The Independent Air Force Is a Mistake
New book argues against America’s stand-alone air arm
It’s been a rough couple of years for the U.S. Air Force. The flying branch has squandered billions of dollars on gold-plated aircraft and other weapons it doesn’t need. It has mishandled nuclear weapons. Airmen in the nuclear force have been caught cheating on exams. And then there are the numerous sexual scandals.
At the same time, the Air Force has struggled to remain relevant during the course of two land-centric wars. The Air Force sends strategic bombers to drop bombs on small bands of insurgents. In nearly 13 years of continuous warfare, the flying branch’s most advanced fighter, the F-22, hasn’t flown a single combat mission.
The air service is also unnecessarily bureaucratic, resistant to systemic change and is the most parochial of the armed services. But there’s an even bigger problem—one that calls into question whether the Air Force should exist at all.
This is the focus of a new book by University of Kentucky professor—and occasional War is Boring contributor—Robert Farley. In Grounded: The Case for Abolishing the United States Air Force, Farley argues that the Air Force is redundant. And, he claims, its existence actually hurts American national security.
Now, Farley doesn’t suggest getting rid of air power. Instead, he recommends the Pentagon dismantle the Air Force and hand its missions—and aircraft—over to the Army and Navy.
The modern Air Force began in 1947, when the Army Air Corps, a semi-autonomous wing of the Army, spun off into a separate service.
During World War II, the Air Corps’ planes battled enemy aircraft, flew close support for ground forces and bombed Axis cities.
After the war, it seemed natural to have a separate air arm. It was the beginning of the Atomic Age, and many believed that the next war would be fought with nuclear weapons. These weapons, of course, would be carried by a globe-spanning fleet of Air Force bombers.
There is, Farley agrees, no doubt that air power has truly revolutionized warfare, adding an indispensable third dimension to conflict. No serious government would dare wage war without aircraft.
But the author argues that air power advocates have taken the inverse position—that air forces can win wars by themselves. Not only does aerial bombing keep down friendly casualties, the argument goes, it’s cheaper than rolling out the entire military for a long, costly fight.
History has proved this theory wrong, Farley argues. As the 18th-century military theorist Carl von Clausewitz argued, to truly win a war, an army must take back the enemy’s territorial gains and threaten his homeland.
The Pentagon created the Air Force in order to concentrate air power. But in an age where ground, air, and sea forces complement each other, the Air Force’s stated core missions—strategic bombing and air superiority—do not directly benefit the other services.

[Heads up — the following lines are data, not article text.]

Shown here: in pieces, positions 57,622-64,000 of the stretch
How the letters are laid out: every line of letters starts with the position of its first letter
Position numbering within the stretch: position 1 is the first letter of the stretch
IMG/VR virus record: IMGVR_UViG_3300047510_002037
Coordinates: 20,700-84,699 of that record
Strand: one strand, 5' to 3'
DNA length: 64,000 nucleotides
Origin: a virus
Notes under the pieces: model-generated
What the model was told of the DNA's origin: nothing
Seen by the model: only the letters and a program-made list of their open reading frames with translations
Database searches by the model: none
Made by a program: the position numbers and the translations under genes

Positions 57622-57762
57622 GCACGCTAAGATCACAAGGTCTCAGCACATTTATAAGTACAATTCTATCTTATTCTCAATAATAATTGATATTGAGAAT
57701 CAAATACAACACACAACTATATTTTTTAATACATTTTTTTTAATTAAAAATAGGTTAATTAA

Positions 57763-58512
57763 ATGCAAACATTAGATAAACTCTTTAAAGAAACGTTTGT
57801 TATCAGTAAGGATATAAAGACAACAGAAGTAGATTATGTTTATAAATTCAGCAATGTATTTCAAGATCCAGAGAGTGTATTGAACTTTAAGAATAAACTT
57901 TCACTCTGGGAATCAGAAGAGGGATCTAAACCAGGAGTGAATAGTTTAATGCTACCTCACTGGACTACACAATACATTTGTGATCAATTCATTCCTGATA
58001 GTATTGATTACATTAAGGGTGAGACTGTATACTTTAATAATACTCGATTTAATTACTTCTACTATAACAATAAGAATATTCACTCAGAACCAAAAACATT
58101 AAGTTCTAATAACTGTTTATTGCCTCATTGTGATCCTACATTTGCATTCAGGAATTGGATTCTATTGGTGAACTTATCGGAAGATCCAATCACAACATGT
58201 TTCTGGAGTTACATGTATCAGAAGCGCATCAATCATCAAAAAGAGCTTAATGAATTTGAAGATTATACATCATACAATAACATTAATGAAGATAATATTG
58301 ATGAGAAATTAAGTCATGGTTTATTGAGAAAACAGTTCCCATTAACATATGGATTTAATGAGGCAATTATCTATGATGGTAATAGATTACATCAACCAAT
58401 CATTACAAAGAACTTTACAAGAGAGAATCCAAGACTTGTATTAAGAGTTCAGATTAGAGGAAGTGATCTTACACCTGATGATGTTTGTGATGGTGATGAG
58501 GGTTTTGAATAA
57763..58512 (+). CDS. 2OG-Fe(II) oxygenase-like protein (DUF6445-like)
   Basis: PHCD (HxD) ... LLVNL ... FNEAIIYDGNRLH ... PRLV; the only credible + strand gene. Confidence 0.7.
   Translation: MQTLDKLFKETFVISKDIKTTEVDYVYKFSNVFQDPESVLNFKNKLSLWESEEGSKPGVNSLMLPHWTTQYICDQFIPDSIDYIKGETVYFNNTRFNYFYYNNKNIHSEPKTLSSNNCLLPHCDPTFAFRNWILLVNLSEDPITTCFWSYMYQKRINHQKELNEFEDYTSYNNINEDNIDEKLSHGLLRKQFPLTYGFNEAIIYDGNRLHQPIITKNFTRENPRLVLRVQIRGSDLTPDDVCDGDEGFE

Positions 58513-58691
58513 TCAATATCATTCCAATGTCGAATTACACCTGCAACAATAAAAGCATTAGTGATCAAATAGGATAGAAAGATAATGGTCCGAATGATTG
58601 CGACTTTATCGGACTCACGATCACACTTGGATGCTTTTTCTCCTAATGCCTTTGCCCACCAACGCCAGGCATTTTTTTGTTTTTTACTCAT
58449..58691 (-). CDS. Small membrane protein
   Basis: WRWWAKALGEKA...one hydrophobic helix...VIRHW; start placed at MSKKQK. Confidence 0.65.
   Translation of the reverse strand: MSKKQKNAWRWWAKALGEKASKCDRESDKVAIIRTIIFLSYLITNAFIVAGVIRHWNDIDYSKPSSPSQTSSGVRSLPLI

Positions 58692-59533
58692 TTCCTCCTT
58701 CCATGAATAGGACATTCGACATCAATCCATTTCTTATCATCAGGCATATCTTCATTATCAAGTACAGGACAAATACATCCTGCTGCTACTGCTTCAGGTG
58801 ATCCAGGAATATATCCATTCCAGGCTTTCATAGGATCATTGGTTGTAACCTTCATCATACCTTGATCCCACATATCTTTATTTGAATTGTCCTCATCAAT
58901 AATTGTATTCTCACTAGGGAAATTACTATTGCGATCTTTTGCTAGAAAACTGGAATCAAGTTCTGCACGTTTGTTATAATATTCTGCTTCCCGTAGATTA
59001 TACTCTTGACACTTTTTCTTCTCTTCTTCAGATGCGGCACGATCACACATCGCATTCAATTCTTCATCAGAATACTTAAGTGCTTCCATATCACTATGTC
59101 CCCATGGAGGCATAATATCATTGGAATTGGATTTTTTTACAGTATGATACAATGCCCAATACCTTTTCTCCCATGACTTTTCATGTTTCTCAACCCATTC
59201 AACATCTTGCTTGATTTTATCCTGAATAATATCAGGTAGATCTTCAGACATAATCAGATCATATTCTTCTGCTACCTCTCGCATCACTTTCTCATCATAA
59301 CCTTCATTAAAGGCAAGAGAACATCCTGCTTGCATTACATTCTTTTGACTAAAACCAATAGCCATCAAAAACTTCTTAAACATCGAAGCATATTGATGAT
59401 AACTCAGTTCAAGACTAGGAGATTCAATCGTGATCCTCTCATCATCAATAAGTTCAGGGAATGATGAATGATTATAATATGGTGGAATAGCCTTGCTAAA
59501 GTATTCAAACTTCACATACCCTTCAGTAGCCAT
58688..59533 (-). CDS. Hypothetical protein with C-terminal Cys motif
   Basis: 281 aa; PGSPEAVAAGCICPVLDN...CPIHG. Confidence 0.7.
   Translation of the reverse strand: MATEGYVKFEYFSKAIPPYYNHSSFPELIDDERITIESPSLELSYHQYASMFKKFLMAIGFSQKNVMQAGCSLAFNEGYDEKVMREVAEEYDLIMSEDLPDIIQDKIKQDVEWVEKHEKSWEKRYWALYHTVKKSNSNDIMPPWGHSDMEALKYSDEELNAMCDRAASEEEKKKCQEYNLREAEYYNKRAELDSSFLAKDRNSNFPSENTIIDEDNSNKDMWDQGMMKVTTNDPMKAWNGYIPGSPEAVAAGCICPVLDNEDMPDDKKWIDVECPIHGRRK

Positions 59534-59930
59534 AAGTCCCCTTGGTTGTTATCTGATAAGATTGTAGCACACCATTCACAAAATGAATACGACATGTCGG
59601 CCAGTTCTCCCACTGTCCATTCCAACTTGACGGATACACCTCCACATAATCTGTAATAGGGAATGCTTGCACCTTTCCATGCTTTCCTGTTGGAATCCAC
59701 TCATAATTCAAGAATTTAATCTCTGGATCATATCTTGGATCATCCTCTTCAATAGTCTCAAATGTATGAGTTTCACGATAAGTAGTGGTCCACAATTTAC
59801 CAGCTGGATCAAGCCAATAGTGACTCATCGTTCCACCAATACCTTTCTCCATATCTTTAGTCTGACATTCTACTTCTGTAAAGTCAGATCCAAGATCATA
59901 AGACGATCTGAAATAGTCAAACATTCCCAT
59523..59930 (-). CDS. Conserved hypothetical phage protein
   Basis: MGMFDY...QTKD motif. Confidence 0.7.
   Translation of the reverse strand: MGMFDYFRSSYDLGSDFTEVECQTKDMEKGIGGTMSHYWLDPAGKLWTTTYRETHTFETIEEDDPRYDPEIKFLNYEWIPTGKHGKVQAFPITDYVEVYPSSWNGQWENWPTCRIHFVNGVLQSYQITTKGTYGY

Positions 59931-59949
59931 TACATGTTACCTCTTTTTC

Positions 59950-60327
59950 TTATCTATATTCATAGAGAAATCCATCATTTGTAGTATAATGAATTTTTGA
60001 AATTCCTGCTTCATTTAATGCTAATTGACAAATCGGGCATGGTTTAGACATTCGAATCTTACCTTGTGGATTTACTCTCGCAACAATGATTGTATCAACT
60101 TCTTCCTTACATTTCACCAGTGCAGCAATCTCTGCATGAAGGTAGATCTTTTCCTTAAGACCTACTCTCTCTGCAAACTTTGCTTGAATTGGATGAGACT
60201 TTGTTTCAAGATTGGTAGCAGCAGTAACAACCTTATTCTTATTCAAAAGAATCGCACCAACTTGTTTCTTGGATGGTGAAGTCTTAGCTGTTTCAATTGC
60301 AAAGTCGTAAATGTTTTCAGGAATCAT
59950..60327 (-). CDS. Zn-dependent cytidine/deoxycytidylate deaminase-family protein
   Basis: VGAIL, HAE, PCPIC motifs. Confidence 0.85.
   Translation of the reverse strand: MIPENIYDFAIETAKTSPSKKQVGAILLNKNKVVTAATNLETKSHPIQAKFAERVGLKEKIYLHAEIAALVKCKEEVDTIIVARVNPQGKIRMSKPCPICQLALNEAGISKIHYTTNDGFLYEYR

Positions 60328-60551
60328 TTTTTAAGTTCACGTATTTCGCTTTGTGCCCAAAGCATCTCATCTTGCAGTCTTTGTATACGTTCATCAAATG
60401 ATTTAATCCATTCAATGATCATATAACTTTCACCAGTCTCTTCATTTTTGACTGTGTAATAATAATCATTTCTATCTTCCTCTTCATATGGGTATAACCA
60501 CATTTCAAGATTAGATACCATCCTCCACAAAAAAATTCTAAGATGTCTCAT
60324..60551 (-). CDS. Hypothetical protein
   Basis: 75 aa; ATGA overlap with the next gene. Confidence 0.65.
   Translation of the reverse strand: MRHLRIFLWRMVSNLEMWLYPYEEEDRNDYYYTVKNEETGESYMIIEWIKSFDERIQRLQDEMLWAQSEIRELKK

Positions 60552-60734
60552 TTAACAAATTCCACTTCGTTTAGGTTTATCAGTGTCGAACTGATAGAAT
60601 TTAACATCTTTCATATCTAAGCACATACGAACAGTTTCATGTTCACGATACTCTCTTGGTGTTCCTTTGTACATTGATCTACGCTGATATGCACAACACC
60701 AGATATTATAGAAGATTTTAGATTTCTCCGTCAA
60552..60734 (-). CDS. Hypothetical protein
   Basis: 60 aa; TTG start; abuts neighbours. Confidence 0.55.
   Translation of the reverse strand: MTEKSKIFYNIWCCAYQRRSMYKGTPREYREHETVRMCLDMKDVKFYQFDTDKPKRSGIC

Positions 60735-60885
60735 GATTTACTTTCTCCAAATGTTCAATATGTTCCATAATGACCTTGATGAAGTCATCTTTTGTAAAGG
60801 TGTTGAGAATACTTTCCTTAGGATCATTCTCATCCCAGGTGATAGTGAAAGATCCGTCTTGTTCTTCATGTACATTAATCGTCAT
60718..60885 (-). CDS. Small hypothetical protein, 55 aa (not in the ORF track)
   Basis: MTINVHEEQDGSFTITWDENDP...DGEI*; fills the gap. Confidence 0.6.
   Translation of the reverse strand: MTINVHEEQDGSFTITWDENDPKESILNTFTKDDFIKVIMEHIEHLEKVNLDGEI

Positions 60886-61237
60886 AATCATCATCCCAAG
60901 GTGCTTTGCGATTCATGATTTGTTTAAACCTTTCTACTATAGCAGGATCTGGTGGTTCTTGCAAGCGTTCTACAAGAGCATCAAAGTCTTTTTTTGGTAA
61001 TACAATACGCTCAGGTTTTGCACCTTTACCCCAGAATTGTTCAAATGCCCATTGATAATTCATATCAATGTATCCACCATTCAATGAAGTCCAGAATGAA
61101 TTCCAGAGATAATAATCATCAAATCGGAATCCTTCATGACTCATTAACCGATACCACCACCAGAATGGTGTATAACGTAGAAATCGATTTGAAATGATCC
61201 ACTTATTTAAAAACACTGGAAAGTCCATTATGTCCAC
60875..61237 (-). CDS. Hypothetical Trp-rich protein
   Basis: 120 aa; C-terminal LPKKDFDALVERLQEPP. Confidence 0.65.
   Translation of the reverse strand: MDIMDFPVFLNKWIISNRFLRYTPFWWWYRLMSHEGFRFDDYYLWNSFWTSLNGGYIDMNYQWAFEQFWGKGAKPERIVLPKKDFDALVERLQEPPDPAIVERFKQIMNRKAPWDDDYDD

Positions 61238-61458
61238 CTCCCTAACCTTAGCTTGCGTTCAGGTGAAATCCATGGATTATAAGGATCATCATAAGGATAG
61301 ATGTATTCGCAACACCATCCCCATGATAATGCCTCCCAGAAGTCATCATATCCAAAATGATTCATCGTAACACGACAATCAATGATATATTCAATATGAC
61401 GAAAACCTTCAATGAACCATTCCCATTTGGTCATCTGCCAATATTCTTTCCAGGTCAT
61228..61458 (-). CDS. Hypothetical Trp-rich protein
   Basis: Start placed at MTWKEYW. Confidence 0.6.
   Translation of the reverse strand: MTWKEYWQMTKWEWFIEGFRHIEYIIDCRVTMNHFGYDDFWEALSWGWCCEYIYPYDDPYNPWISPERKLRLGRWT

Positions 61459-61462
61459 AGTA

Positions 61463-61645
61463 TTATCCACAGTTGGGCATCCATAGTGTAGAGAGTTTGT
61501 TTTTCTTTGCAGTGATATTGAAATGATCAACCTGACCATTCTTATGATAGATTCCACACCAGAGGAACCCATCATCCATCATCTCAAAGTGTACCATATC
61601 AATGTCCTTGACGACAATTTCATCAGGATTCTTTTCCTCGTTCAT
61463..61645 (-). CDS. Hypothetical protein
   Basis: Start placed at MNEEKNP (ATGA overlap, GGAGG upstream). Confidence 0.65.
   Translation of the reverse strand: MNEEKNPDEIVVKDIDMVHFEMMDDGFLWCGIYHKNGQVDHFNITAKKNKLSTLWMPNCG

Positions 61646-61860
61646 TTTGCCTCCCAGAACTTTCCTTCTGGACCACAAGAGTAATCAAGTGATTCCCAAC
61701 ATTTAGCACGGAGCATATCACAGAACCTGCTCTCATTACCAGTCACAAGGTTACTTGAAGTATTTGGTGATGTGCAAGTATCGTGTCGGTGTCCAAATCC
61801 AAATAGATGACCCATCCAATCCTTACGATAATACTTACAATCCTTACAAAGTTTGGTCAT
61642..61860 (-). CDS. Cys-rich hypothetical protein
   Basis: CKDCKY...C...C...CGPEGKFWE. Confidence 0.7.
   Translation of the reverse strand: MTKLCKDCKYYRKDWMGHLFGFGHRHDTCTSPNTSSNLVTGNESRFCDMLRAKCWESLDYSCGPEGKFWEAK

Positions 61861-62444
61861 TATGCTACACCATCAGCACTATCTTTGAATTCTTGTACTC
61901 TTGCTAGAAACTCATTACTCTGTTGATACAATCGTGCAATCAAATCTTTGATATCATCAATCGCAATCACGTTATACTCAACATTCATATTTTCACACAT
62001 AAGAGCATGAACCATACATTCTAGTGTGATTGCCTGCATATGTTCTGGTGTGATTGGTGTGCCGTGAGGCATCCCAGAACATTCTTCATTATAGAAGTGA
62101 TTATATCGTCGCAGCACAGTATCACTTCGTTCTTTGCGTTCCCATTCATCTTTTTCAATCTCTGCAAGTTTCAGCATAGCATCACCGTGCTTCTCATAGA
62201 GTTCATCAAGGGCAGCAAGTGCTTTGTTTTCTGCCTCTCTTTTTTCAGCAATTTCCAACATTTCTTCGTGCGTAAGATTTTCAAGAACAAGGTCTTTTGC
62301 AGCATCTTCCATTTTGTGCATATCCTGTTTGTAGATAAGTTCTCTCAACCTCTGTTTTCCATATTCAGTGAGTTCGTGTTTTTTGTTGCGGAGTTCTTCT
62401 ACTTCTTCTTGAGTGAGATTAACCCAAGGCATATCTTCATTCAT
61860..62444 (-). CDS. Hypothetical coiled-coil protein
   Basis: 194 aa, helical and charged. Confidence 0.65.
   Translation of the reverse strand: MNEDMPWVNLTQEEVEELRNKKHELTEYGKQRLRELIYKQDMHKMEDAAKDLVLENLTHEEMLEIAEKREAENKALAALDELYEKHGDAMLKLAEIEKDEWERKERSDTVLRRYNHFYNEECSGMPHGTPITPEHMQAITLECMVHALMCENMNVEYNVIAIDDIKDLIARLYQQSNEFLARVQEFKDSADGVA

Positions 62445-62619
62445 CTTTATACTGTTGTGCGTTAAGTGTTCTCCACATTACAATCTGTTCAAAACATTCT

Dog in the fight
Tellingly, even after the Air Force’s creation, the Army, Navy and Marine Corps all kept their own air forces. Each service reasoned that it needed its own aircraft—outside of Air Force control—that would be more responsive to their needs.
The things the Air Force needs to do, the other services can do equally well. Any branch can achieve air superiority, a function closely tied to the conduct of ground or naval campaigns. The Navy and Marine Corps both have fleets of highly-capable jet fighters and experience using them. The Army has missiles for securing the air space over its troops.
Grounded argues that strategic bombing, a major justification for the Air Force’s independent existence, has never truly been effective—and its inherent danger to civilians is immoral.
Scrapping the Air Force and handing over much of its equipment to the Army would bring the war-winning elements of ground and air power under one roof. It would eliminate bureaucracy and save money. At least that’s what Farley claims.
Grounded is a controversial book, to be sure. Farley concedes that, barring a major economic or political shock, the Air Force is not likely to go away any time soon.
Sensing danger, particularly in this era of deep defense cuts, a number of air power advocates have already launched a counterattack on the book’s argument. Even Gen. Mark Welsh, the Air Force chief of staff, has addressed the argument. Spoiler alert—he hates it.
But in the face of shrinking defense budgets and squabbling about how many ships, tanks and aircraft American should have, it’s refreshing to hear a meta-argument on the military.
It’s likewise useful to shake up our conceptions of warfare every once in a while. Grounded does a lot of shaking.